Rory, pictured, is one of our best packers, but even he can get hurt on the trail. He bruised the pad of his foot*, and had a slow limping hike back to the truck. Once at home, he went on stall rest, and got to soak his foot in epsom salts. He rather enjoyed it, being in the barn, surrounded by girls, and he really didn't mind the foot-soak. One of the many reasons llamas make such great pack animals is their soft padded feet (see below) They make very little impact on-trail or off.
*Llamas have soft padded feet.
Rory soaking his tootsie in a bucket of warm water and epsom salts.
The old standby - a quick trip to the Indian Peaks Wilderness. We are very fortunate to live so close to this gorgeous area. Unfortunately, about 3 million other people live this close also. Nevertheless, we were able to find a quiet spot and do some fishing. There is a fire ban, so we couldn't have a campfire, which is a huge bummer, and not like really camping, except for the bugs and pine needles and stuff. One of us had a photo of a campfire on our phone, so we had that, anyway. The llamas seemed to enjoy getting out (we tell ourselves that, and really tend to believe it)
A terrific group of semi-professional llama groomers stopped by the farm and gave High Spirits and Rory a good going-over. Being as these are both Classic llamas with splendid guard hair and soft undercoat, plenty of wool was collected by brushing, no shearing necessary.
Toenails were trimmed, teeth were checked, tails were fluffed. High Spirits, when asked for a quote, answered, "Where are the lladies?"
Blizzard, Samurai, Greyfeather, Mercury, Jupiter, and Santos.
Really, though, just after this photo was taken, the fight was on. Most of their battles don't last very long, and it helps them stay in good shape running around and shoving each other off the hill. Male llamas have 6 sharp canine teeth (2 on top, 1 below) that can cause significant damage to another llama's ears, legs, neck, and nether regions. These teeth appear sometime after age 2, and sometimes not all at once. They are easily removed by sawing them off with obstetrical wire. Easily, but not pleasantly. It's a necessary maneuver, however,as one can imagine.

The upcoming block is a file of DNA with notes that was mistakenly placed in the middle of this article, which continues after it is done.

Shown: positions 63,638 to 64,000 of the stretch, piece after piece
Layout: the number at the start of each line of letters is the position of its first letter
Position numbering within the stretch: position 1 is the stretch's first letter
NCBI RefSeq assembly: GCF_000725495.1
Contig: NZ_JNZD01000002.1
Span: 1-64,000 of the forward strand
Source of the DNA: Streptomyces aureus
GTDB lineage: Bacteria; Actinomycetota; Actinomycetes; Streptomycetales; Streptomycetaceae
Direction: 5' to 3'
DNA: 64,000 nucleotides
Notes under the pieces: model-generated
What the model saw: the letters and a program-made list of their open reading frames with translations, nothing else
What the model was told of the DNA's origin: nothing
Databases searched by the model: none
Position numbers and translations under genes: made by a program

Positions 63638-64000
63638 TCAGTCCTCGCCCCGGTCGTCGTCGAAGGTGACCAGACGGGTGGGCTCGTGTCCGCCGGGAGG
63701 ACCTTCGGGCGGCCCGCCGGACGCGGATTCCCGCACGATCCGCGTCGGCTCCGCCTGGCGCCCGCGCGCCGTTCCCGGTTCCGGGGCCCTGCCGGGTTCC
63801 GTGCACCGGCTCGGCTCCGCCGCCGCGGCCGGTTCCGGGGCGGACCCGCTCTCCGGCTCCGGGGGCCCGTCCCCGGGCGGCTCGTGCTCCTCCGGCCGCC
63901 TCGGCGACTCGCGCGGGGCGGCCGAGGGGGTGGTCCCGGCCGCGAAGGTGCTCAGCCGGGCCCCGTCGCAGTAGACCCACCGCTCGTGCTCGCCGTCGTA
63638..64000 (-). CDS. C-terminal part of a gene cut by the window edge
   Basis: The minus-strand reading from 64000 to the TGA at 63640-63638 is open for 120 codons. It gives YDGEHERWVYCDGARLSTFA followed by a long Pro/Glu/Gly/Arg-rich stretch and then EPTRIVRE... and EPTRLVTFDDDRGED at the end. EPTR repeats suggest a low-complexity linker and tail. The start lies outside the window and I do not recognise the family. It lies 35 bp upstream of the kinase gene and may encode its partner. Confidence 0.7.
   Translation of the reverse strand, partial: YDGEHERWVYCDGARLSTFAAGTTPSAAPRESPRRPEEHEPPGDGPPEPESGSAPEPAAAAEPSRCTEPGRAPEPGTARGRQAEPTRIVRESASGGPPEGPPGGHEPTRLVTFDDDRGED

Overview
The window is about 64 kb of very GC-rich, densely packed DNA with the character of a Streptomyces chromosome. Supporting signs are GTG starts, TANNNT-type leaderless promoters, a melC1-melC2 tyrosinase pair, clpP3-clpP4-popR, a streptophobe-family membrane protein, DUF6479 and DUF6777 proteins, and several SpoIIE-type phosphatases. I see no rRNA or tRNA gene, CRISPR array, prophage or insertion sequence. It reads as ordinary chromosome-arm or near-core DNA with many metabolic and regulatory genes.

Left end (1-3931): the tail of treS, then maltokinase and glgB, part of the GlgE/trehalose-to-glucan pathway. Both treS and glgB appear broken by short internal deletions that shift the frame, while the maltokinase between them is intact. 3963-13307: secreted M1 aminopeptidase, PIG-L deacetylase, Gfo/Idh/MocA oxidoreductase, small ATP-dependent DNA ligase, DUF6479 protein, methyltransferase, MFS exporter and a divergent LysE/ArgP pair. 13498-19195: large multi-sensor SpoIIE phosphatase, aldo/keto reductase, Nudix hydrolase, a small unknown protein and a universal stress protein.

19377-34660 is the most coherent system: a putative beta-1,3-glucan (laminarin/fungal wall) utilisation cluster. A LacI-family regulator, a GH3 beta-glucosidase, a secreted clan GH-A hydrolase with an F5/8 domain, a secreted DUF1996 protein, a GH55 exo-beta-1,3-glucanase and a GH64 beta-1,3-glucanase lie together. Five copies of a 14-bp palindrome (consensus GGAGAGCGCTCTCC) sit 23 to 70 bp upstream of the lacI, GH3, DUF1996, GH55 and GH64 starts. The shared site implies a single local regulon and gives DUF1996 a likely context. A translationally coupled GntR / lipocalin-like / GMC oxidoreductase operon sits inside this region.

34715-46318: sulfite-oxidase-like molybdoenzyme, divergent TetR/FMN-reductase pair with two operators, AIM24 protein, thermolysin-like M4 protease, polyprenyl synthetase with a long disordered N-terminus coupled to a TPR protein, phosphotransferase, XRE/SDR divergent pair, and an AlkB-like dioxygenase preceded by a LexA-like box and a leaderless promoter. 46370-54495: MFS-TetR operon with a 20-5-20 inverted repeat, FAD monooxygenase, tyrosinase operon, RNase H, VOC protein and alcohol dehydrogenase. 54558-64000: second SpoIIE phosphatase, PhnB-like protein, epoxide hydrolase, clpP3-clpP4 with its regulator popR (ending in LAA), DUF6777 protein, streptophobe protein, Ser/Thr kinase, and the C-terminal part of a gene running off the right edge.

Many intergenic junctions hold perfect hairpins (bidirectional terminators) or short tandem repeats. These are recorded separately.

We got a great first cutting of grass hay. The weather was perfect for cutting and baling, but not so much for loading and stacking. Thanks to strong kids, we got it all in, and now we can pray for rain in earnest.
It is an incredibly good feeling to have a shed full of hay that we grew ourselves.
27 years and 8 months is old for a llama. Some llamas seem old at 20. Cheyenne didn't seem old until a couple years ago, when I checked her birthdate and discovered that she was 25, freaking old already. In good health, with good teeth, she hung around a few more years. How long do llamas live? Generally, into their 20s .As llamas age, their joints get creaky, their teeth go missing and grow sharp edges, and even if their teeth are in reasonably good shape, they aren't able to absorb enough nutrition from their food, no matter how much Equine Senior, shredded beet pulp, alfalfa hay, and sweet feed they get to eat. Today, Cheyenne took a rest in the sunshine, and never got back up. Yes, she has rung down the curtain and joined the choir invisible. She has expired and gone to meet her maker. Bereft of life, she rests in peace. She is an ex-llama.